The LINCC Frameworks team is developing the TAPE library to provide a framework for scalable and automated time series analysis at Rubin data scales. Interoperability with the Large Survey DataBase (LSDB) will provide further scalability and functionality, such as catalog cross-matching. The initial use cases driving development are multi-band support for period finding in RR Lyrae stars and structure function calculation for active galactic nuclei and CARMA modeling.
Scalable Faint Object Detection
Asteroids and comets are the remnants of the Solar System’s early assembly. Their history of accretion, collisions, and perturbation by existing and vanished giant planets is preserved in their orbital elements and size distributions. Rubin has the potential to discover the nearest (Near Earth Objects; NEOs) and the most distant (Trans Neptunian Objects; TNOs) asteroid populations, mapping the Solar System in unprecedented detail. The discoveries we expect from this framework include:
- Detection and impact probabilities for ~80% of NEOs with sizes over 140m (the impact of which would cause devastation on a regional scale)
- The discovery of interstellar objects as they pass through the Solar System
- A 10-fold increase in the number of known TNOs, which can elucidate the evolution and origin of the Solar System
- The ability to find objects that originate from the inner Oort Cloud and potentially additional planets beyond 100 au (astronomical units)
The LINCC Frameworks team is currently working to scale the KBMOD algorithm – a shift-and-stack search that finds objects that may not be bright enough to detect in a single image. The goal is to enable the efficient detection of faint objects at Rubin’s data scales. Key technical challenges include:
- Scaling this approach to Rubin’s massive data volume
- Improving sensitivity and accuracy
Comprehensive Photo-Z Infrastructure
A key element in turning 2D images from LSST into a 3D view is determining distances to the astronomical objects studied. Scientifically, this 2D to 3D conversion is essential to map the expansion history of the Universe and the growth of cosmological structure as a function of time, which is the key to understanding dark energy, galaxy formation/evolution, and the physical processes that drive transient and variable phenomena. Photometric redshifts, or photo-zs, use the observed colors of the galaxies (and potentially other information) to produce an estimate of the distance to an object, which can be critically important information to understand the physics that may have given rise to it.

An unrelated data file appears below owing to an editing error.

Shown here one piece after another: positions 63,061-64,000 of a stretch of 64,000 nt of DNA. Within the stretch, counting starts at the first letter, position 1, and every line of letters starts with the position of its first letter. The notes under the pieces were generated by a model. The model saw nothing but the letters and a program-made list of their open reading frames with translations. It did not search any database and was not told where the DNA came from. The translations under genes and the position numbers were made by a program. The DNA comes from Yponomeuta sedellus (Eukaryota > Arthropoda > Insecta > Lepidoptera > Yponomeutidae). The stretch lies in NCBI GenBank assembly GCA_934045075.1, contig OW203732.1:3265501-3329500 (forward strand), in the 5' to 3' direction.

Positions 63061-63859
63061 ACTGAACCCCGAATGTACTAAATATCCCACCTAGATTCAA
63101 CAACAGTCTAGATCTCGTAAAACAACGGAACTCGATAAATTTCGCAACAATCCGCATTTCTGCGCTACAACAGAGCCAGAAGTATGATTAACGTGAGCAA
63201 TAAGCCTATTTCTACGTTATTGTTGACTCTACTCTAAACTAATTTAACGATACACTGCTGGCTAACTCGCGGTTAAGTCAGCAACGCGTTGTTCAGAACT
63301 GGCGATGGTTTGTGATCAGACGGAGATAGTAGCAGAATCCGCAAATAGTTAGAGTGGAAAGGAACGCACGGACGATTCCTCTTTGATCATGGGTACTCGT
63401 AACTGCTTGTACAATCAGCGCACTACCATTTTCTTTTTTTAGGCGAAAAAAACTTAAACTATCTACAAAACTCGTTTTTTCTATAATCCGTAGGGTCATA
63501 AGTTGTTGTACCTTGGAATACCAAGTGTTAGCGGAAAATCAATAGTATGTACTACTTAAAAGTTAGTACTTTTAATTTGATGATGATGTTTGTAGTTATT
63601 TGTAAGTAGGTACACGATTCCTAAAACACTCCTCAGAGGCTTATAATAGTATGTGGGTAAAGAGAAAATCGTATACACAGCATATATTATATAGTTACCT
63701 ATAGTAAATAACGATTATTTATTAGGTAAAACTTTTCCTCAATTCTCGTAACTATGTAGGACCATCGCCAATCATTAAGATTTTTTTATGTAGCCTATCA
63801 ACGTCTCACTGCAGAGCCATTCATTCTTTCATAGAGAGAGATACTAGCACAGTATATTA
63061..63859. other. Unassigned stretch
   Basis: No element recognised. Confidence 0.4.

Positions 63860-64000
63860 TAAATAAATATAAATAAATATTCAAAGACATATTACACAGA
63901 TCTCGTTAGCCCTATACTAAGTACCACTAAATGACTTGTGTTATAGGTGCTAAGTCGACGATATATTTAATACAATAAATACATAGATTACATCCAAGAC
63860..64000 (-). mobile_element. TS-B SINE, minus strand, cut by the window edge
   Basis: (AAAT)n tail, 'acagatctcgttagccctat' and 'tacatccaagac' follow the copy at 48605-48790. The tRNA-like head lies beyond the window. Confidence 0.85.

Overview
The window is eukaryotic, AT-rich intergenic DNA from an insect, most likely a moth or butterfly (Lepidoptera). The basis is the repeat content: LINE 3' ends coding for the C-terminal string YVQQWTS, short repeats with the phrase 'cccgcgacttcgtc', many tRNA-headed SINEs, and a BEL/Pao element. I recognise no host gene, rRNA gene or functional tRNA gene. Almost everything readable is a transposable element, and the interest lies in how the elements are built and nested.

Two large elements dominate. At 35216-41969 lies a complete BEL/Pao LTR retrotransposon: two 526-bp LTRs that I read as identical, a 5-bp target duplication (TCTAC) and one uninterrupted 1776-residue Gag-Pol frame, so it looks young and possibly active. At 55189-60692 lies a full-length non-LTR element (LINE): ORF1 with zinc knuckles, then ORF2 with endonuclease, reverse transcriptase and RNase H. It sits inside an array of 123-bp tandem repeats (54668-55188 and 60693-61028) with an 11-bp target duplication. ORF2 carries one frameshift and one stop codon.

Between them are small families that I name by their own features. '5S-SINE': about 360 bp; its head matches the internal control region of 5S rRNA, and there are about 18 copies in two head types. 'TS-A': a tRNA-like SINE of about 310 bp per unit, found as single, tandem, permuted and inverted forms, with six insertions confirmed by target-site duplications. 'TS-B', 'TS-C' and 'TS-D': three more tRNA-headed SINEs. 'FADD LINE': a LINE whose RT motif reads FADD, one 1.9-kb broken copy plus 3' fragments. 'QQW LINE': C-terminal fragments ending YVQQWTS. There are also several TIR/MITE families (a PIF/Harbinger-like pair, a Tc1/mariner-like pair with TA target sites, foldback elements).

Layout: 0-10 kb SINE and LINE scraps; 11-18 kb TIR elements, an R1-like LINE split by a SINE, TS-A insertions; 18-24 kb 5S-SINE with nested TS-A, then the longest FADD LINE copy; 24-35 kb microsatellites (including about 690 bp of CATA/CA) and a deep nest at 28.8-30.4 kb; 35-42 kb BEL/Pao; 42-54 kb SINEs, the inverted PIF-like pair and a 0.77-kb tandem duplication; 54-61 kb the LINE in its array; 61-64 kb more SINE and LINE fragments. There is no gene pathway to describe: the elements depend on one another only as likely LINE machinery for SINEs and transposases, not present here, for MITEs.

The development of photo-z estimation methods is an active field of research that gives rise to a number of software needs for application to Rubin data. The openly developed Redshift Assessment Infrastructure Layers (RAIL) software library was initiated by the Dark Energy Science Collaboration (DESC) to establish a unified framework for comprehensive photo-z development, validation, and optimization within the scope of cosmological analysis. LINCC Frameworks is working in collaboration or coordination with DESC as appropriate and with members of the other LSST Science Collaborations to extend RAIL to other extragalactic use cases beyond cosmology, including:
- The addition of new photo-z performance metrics;
- Working with Rubin Observatory on the compatibility of RAIL with the Rubin Science Platform to enable key commissioning activities
- Extending the probabilistic representations of photo-z uncertainty, i.e., probability density functions, p(z)
- Improving uncertainty estimation for individual and ensemble photo-z distributions
- Generally investing effort into optimizations that improve the robustness of the software at the LSST scale
Throughout their development work, the Frameworks team watches for common problems and develops cross-project infrastructure that will be beneficial for a wide range of use cases. An example of this is the reusable Python project template (based on the Copier package) that reduces the overhead of setting up new astronomy projects. This template has been used throughout the Framework’s projects to provide baseline productionisation capabilities such as continuous integration testing, style checking, and integration with readthedocs. For more information, see the Tech Talk.